Ben McAdams leans a good bit left of where I do, but he’s a competent manager, and I believe he will carry out his executive duties exceptionally well. Given that the county is often providing services to and working jointly with cities throughout the county, I think his experience building consensus is going to be a much better asset to county government than matching my ideology so rigidly.

Salt Lake County Council At-Large C: Joseph M. Demma

The big question facing the county is between contraction in the face of wall-to-wall cities or an attempt to preserve things largely as they are. The shrinking direct tax base lost to incorporation leaves the remaining islands of county land in the position of incorporating, being annexed, or seeing a tremendous tax increase to pay for municipal services to an ever-shrinking base. While I’ve been very happy to not be a party of the city of Sandy (and it’s sales tax-obsessed mayor, Tom Dolan), I can see the writing on the wall that this is likely to end up changing Real Soon Now(TM) as Millcreek moves towards incorporation and drives the final nail into the tax base. As such, I’ve got to support the candidate that acknowledges this eventuality and tries to get ahead of it.

The county needs to move away from the 20% of the budget stuck in municipal services and focus more on its duties to provide the services delegated to it by the state. I’ve met Joseph Demma and think he’d do well carrying out this vision. Jim Bradley has left me with the feeling that he wants to keep things as they are. While I get that this is a popular idea for hold-out communities like mine (White City), I think we need to take our lumps now and move forward.

Salt Lake County Council 6: Max L. Burdick

This one has the same issues as the at-large race with a twist: I’ve known Paul Recanzone, one of the candidates, for a number of years and we share a passion for broadband policy. Outside of this, though, I don’t know that we can find a lot more common ground. The county doesn’t have a role to play in education (that’s handled by school districts), labor laws (that’s a state function), or the state code (a function of the legislature), but he takes positions on all of them. What about incorporation of townships? Parks and trails? The Unified Police District and Unified Fire Authority? I’m left with a feeling that there’s a lot of passion, but not necessarily for county issues. It doesn’t help that Paul leans a lot further left than I’d like either.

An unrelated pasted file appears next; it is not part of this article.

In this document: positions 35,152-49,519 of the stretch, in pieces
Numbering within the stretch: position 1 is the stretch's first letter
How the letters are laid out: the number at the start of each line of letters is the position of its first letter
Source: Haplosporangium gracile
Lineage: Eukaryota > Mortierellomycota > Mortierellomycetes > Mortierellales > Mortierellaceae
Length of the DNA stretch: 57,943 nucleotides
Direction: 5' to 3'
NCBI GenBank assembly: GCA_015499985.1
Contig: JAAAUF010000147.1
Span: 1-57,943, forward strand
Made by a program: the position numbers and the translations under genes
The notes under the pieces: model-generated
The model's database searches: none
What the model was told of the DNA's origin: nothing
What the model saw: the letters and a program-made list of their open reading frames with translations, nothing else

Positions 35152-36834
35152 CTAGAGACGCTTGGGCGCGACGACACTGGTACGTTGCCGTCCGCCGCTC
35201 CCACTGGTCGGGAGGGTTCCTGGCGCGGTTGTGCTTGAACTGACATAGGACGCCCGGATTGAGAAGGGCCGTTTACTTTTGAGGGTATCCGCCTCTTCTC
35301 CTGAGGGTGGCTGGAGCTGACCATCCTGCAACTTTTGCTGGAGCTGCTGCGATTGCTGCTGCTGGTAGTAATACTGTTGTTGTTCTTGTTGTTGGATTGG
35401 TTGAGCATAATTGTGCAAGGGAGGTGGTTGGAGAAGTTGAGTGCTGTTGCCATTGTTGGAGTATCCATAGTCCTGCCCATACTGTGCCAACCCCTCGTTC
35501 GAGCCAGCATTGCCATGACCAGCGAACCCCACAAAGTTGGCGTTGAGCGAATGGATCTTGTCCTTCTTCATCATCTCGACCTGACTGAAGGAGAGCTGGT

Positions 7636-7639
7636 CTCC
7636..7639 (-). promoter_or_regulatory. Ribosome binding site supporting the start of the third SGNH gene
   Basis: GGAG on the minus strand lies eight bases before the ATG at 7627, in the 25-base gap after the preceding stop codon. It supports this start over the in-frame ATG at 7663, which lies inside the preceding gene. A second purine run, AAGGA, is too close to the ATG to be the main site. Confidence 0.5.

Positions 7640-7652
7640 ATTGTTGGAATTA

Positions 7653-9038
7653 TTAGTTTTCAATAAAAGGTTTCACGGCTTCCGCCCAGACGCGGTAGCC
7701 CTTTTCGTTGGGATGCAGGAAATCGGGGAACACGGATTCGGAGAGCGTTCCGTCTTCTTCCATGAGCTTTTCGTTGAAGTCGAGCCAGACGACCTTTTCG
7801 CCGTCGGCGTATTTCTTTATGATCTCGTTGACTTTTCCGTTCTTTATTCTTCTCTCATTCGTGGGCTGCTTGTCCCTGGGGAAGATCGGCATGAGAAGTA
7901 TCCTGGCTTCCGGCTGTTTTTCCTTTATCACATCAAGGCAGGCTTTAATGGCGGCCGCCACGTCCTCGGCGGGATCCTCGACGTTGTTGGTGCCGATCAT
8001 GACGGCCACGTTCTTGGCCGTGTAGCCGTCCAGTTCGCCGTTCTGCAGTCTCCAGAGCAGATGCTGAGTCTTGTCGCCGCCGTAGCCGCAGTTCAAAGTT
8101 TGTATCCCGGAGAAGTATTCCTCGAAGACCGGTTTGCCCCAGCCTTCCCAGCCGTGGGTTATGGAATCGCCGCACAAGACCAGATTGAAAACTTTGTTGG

I’ve been happy with Max Burdick’s work so far, and I feel he’s on board for the county to make the upcoming transitions into a more focused role.

Where I Stand 2012: State Offices


These are my picks for state offices as part of a continuing series of who I’m voting for this election cycle.

Governor: None of the Above

Every so often, you get an election with nobody worth voting for. A lot of people will just hold their nose and pick one, either at random or whoever they believe will be the least bad option. No, not me. It’s either a good option or none at all (though if the choices are particularly bad, I may pick the worst one just to speed along the inevitable implosion). Unfortunately, the governor’s race is one such spot where it’s a choice between candidates that I don’t think have much right to be there.


Where I Stand 2012: Federal Offices


Each election, I share who I’m voting for and why. Here are my picks for federal races this cycle.

US President: Gary Johnson

To say that this presidential election cycle has been disgusting would be an understatement. There’s been a constant clown car parade of candidates with whom I have not just disagreements on the issues, but find to be simply disagreeable.